Investors received another warning on the credit risks of exchange traded notes and why the products shouldn’t be lumped together with exchange traded funds.
“The most important difference between ETNs and ETFs is what they represent. An ETF, like a mutual fund, holds a basket of securities that the ETF holder, of course, owns indirectly,” according to U.S. News & World Report. “When you buy an ETN, by contrast, you are not buying a bundle of securities; you are lending money to the bank that issues the ETN, and your loan is unsecured. It’s an elaborate IOU.”
At the end of July, U.S.-listed ETNs held assets of $17.5 billion, according to ETF Industry Association data. They are a small fraction of the ETF business, which controls about $1.2 trillion.
“Because they look similar to ETFs, many investors probably own ETNs without realizing the difference,” said Matt Hougan, editor of IndexUniverse.com, in a report earlier this year for CNNMoney. [ETNs are Not ETFs]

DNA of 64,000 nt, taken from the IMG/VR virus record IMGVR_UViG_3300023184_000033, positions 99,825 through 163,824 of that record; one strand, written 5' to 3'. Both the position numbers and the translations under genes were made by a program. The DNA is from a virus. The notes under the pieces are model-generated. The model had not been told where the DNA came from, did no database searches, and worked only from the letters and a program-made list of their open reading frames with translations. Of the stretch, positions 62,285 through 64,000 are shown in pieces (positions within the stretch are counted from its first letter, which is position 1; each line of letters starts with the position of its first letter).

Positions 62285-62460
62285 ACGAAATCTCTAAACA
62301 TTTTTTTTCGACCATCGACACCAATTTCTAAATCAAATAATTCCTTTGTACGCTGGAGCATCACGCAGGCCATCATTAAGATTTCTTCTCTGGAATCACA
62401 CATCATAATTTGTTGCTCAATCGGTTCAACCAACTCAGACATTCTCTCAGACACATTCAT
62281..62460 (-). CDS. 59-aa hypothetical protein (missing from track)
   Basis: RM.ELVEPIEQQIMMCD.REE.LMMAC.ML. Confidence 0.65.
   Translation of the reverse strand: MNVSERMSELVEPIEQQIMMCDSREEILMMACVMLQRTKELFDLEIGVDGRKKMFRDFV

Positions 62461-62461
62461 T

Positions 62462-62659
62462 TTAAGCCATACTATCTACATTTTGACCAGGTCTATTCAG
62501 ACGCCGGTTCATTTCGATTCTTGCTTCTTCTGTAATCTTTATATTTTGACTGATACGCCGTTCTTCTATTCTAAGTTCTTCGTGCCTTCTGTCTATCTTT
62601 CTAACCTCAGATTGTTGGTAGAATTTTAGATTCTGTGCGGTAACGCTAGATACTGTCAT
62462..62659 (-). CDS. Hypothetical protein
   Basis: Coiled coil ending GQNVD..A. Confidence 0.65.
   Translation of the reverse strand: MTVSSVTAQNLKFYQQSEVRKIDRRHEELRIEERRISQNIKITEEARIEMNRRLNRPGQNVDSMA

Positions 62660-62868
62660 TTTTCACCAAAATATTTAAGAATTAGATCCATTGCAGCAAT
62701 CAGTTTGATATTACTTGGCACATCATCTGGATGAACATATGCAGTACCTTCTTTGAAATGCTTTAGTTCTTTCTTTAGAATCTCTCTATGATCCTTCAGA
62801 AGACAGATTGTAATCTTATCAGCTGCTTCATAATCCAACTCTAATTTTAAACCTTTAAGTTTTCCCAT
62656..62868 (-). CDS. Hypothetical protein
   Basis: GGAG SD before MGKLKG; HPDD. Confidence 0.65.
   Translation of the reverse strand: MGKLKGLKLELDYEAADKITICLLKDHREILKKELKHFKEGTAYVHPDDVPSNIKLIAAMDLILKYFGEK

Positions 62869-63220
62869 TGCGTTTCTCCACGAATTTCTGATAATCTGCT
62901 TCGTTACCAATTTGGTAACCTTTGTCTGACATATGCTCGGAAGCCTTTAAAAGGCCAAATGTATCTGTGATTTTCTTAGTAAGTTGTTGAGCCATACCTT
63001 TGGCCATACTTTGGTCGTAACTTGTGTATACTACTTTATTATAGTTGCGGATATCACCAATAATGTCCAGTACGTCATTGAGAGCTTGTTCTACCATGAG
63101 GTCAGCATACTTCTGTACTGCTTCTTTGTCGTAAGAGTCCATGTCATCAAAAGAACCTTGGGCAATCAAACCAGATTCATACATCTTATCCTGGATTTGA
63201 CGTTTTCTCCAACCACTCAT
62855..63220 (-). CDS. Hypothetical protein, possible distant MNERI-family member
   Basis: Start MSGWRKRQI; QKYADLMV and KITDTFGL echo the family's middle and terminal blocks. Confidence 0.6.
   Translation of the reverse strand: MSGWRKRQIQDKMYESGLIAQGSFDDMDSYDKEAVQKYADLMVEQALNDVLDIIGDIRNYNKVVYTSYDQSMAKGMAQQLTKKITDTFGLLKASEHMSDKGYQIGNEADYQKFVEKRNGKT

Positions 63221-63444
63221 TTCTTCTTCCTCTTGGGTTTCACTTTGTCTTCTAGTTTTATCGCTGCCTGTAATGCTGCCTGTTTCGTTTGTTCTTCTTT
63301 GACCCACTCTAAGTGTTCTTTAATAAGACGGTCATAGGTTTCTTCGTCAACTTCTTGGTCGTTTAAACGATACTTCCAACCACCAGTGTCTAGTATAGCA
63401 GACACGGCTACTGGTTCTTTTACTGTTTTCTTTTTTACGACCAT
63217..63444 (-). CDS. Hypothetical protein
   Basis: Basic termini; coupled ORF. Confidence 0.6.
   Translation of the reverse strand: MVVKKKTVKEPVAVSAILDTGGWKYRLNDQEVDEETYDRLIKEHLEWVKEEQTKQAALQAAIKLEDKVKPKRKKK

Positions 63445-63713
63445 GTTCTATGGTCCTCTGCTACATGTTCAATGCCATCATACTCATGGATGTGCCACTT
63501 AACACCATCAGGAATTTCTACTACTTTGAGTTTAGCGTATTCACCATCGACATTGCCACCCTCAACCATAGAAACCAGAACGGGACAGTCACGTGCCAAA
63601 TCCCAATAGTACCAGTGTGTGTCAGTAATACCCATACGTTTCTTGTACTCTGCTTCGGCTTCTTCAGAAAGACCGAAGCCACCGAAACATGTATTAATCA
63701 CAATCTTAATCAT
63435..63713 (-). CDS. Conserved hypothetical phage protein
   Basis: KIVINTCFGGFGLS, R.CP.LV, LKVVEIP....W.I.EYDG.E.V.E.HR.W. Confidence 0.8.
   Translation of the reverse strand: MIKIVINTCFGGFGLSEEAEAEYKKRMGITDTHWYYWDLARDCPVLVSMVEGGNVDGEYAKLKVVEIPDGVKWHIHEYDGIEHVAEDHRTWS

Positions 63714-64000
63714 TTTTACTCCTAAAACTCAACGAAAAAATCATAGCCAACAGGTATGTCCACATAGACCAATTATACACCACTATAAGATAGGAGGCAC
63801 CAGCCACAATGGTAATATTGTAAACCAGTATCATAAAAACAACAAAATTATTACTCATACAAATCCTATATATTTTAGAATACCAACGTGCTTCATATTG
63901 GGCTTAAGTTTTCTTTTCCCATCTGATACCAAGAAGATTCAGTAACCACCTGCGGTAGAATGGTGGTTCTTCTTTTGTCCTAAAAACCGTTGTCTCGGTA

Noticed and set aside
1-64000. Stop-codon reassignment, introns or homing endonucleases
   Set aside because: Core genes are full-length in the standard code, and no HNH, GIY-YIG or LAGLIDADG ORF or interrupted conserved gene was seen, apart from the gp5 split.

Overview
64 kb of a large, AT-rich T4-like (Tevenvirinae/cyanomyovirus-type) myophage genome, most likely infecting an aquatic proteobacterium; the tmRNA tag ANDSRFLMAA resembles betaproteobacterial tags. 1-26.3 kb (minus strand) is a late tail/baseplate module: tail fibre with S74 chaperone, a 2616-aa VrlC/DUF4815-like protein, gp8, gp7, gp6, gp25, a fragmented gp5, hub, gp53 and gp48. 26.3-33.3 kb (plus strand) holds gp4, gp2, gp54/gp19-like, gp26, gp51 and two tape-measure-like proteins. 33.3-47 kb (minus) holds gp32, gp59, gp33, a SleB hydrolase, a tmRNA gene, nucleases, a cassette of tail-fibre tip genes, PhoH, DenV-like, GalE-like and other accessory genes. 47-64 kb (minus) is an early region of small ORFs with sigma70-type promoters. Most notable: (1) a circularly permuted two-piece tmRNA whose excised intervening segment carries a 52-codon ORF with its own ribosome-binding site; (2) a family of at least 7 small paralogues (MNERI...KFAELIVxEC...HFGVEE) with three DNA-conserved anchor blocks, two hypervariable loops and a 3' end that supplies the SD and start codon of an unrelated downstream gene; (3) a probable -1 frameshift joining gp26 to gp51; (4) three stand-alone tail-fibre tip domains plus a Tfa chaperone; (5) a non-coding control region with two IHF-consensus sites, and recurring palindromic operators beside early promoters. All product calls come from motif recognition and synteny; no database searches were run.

There were 1,268 ETFs and 218 ETNs as of July 31.
The ETN vehicle offers “intraday trading, is theoretically immune to tracking error, and provides access to asset classes that are otherwise difficult for average investors to buy,” U.S. News & World Report said. “Most observers agree that ETNs offer a tax advantage, in that there are no periodic income or capital distributions, and gains are treated as capital gains, which can carry a low 15% federal tax rate for holdings of more than one year.”
The bottom line for investors is that ETNs are different from ETFs and have sophisticated features that they need to understand. [FINRA Warns on ETN Risks]